What are the risks?


As a contractor you should see yourself as a flexible resource because you may be utilised as such.

Our contractors tell us that this was the greatest adjustment from being a permanent employee.

Successful career contractors minimise this risk by keeping in touch with a network of people who will help them to keep one eye on their next contract, and arrange their finances so that they can deal with any down-time between jobs.

Working directly for a practice is somewhat more risky than working via a recruiter; recruiters are regulated meaning that the risk of not getting paid is hugely reduced.

Why do people choose to work as a contractor?


Variety is the spice of life.

Most career contractors thrive on the change and variety they enjoy by working in different practices, with different people, on different projects.

In today’s market, contractors are beginning to be able to target particular organisations or project types to develop and expand their project portfolio, whether project value or sector.

Control.

Those that set up their own companies have a greater amount of control of how they are paid. Many contractors prefer cash now, rather than x% of their compensation going into a pension that they will not need for 25 years.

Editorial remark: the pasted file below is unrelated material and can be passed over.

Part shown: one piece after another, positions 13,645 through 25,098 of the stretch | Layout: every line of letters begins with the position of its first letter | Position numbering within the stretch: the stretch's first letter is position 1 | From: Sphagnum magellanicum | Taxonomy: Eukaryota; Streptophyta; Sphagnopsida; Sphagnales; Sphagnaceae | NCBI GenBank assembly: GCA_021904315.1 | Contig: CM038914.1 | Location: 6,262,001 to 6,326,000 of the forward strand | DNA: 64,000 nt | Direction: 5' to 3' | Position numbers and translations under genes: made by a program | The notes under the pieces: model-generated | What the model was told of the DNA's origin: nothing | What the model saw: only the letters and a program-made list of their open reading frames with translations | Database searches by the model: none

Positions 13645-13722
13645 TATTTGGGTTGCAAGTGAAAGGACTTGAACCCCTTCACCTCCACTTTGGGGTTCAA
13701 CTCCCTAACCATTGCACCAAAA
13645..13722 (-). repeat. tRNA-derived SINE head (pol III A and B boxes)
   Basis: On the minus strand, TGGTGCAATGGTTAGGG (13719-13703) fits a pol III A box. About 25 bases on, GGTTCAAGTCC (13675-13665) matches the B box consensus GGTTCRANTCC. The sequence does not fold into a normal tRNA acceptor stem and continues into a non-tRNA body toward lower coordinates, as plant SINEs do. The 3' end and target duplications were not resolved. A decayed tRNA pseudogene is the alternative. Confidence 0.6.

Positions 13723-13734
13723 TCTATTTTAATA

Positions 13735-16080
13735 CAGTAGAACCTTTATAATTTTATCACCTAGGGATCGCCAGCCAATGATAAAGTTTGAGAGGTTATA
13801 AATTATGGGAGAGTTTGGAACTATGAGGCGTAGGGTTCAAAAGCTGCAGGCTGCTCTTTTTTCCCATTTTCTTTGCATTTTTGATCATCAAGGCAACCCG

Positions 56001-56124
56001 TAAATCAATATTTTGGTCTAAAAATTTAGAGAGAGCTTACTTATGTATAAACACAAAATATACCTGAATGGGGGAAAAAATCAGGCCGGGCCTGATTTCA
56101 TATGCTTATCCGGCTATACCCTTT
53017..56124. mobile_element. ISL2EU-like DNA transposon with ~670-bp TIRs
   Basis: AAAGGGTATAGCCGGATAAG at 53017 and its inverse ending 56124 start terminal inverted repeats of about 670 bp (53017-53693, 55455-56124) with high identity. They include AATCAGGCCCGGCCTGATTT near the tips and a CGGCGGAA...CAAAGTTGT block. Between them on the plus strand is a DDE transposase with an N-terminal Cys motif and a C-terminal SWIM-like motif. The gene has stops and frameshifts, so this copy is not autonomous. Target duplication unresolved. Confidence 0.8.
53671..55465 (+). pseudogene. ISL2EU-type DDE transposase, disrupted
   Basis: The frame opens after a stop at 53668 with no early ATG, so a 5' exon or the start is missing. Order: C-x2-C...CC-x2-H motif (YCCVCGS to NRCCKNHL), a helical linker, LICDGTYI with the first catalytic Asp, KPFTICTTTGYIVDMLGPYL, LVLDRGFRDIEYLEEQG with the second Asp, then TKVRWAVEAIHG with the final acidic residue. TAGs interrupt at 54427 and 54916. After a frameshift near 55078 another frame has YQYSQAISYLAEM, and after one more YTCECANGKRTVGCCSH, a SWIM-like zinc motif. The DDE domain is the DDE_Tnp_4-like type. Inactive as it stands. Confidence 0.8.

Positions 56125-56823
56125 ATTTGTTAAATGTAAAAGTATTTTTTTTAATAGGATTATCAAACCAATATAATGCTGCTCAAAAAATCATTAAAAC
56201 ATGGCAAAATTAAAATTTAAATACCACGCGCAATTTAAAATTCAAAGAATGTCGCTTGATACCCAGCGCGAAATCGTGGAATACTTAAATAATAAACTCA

Paid for all of their time.

Repeating our earlier point, this is the number one benefit identified by our contractors. There is a common misconception that contractors are paid significantly more per hour. Whilst this can be the case, many contractors will see a significant increase because they have been paid for all of the work they have done.    

Career development.

The candidate shortage is biting hard and we’re seeing some practices hire contractors into roles normally reserved for permanent staff, even offering REVIT cross training to contractors.

Do employers ever employ contractors into permanent positions?

Employer’s views on this differ greatly; however, it is not uncommon for an employer to get to like a contractor and request they move in to a permanent position.  

If the time is right (as well as the offer!), it can work our really well from the contractor’s and employer’s perspective, as you have both already got a real sense of whether the fit is right.

Should I make the switch?


Switching your career from permanent to contract is an important decision to consider, and before you make the leap, we would advise that you talk it through with your family and friends. It is also a good idea to speak with anyone you currently know who is a contractor themselves.

It is not a question of whether a particular contract job is the right one, but is more of a question of lifestyle, risk aversion, your personality and if the time is right.

It’s a bit like a diet version of setting up your own business.

The contract recruitment consultants at FRAME are always on hand to offer advice and guidance on how to start a career as a contractor as well as act as your agent to find your first contracting role.

The life of a contractor will certainly not be right for all, but for some people, it is the best move they have ever made and most would not return to a permanent position. 

FRAME Recruitment has been working with architectural contractors and vacancies since 1999. We are committed to customer service excellence and operate to the highest standards in the recruitment industry.